071317 Pawleys Island: Town takes quest for court ruling to next level
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Sand is hauled past the parking lot after Hurricane Matthew. The county wants to build a groin in front of the lot.

Pawleys Island: Town takes quest for court ruling to next level

By Charles Swenson
Coastal Observer

The town of Pawleys Island has decided that a bad ruling is better than no ruling in its effort to defend a state permit to allow construction of a groin in front of the public parking lot on the island’s south end. Town Council this week asked its attorney to go over the head of the Administrative Law Court judge who heard the case in November 2013 but has yet to issue a ruling.

In March, Town Attorney David DuRant wrote Judge Phillip Lenski to request a either a ruling or status conference on the case. He got a reply on March 31 from the judge’s law clerk saying “the order will be done and out next week.” No order was filed.

“Write to the next level above him,” Council Member Sarah Zimmerman told DuRant. Other members agreed.

DuRant said he will contact the chief judge of the Administrative Law Court, Ralph K. Anderson III. “I’ll probably hear something within two weeks,” DuRant said afterward. He has been reluctant in the past to press the court on the theory that the town might not get the ruling it wants. But he told the council last month he hasn’t has a case in over 30 years in practice that took this long to decide.

Georgetown County received a permit in 2012 to build a 205-foot-long rock and concrete groin in front of the parking lot, which it owns. It initiated the project in 2008 saying the structure is needed to protect the parking lot from erosion. While new groins are generally prohibited, state law allows them to be built to protect public facilities that are threatened by erosion.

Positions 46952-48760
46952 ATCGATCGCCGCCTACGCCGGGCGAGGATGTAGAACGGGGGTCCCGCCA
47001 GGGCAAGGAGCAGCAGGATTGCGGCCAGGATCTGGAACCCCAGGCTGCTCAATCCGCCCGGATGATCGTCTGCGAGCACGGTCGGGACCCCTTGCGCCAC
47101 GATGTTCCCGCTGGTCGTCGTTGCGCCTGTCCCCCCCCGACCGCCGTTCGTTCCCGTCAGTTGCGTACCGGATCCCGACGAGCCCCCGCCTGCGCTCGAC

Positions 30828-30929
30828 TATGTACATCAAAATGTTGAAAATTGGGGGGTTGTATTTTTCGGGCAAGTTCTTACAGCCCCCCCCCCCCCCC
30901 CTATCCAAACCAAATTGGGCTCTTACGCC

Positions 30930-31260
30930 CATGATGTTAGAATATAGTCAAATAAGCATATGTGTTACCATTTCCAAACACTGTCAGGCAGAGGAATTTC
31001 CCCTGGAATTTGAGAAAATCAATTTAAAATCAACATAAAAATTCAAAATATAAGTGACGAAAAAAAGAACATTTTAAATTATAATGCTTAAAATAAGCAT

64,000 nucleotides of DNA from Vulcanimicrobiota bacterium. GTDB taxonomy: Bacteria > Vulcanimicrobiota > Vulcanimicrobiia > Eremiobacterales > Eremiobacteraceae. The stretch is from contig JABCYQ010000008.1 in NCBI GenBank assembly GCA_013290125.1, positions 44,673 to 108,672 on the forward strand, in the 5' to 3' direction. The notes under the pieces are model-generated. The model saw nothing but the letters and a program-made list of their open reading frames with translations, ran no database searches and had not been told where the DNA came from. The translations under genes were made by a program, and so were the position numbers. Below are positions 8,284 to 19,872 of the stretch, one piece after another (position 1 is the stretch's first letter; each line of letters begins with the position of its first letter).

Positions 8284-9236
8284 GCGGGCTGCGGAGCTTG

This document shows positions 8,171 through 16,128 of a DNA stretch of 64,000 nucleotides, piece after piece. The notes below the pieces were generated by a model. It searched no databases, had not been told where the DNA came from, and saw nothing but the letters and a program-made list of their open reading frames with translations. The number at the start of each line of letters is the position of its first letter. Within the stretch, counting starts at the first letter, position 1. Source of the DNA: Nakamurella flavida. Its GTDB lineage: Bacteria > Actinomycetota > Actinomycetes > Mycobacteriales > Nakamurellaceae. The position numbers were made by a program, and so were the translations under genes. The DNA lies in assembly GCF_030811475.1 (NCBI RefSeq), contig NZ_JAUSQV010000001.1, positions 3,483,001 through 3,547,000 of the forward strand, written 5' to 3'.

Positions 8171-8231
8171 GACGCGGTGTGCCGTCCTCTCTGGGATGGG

The Coastal Conservation League and local chapters of the Sierra Club and League of Women Voters challenged the permit.

They argued that the low erosion rate on Pawleys Island doesn’t justify the groin, which they say will harm nearby habitat used by endangered and threatened species.

At the November 2013 hearing, the opponents also argued in a motion for a summary judgement that the permit should be voided on procedural grounds because Georgetown County decided not to defend the permit and didn’t respond to pleadings. The state Office of Ocean and Coastal Resource Management asked the court to uphold its staff decision to issue the permit, but the agency’s attorney acknowledged that he wasn’t representing the county.

The town of Pawleys Island wants to intervene in the case to defend the permit. DuRant made that argument before Lenski in 2013.

The town obtained a construction easement for the groin project from the owner of an unbuildable tract south of the county-owned parking lot in 2012. It expires in 2022. “Time is of the essence for the town,” DuRant told the judge in March.

The town has also sought assurance from Georgetown County that it will build the groin if the permit is upheld. The project was initially estimated to cost $375,000. County Administrator Sel Hemingway told Mayor Bill Otis and Town Administrator Ryan Fabbri he will ask County Council to confirm whether it still wants to fund the project.

When it was first proposed, the groin was seen as a way to protect public beach access, which would help the town qualify for federal funds for beach nourishment. Since then, the town has embarked on a $13.3 million nourishment project using state funds to match money it has set aside for the beach. Although the beach in front of the county property isn’t included in the project, engineers say the additional groin would help trap sand pumped onto other parts of the island’s beach.

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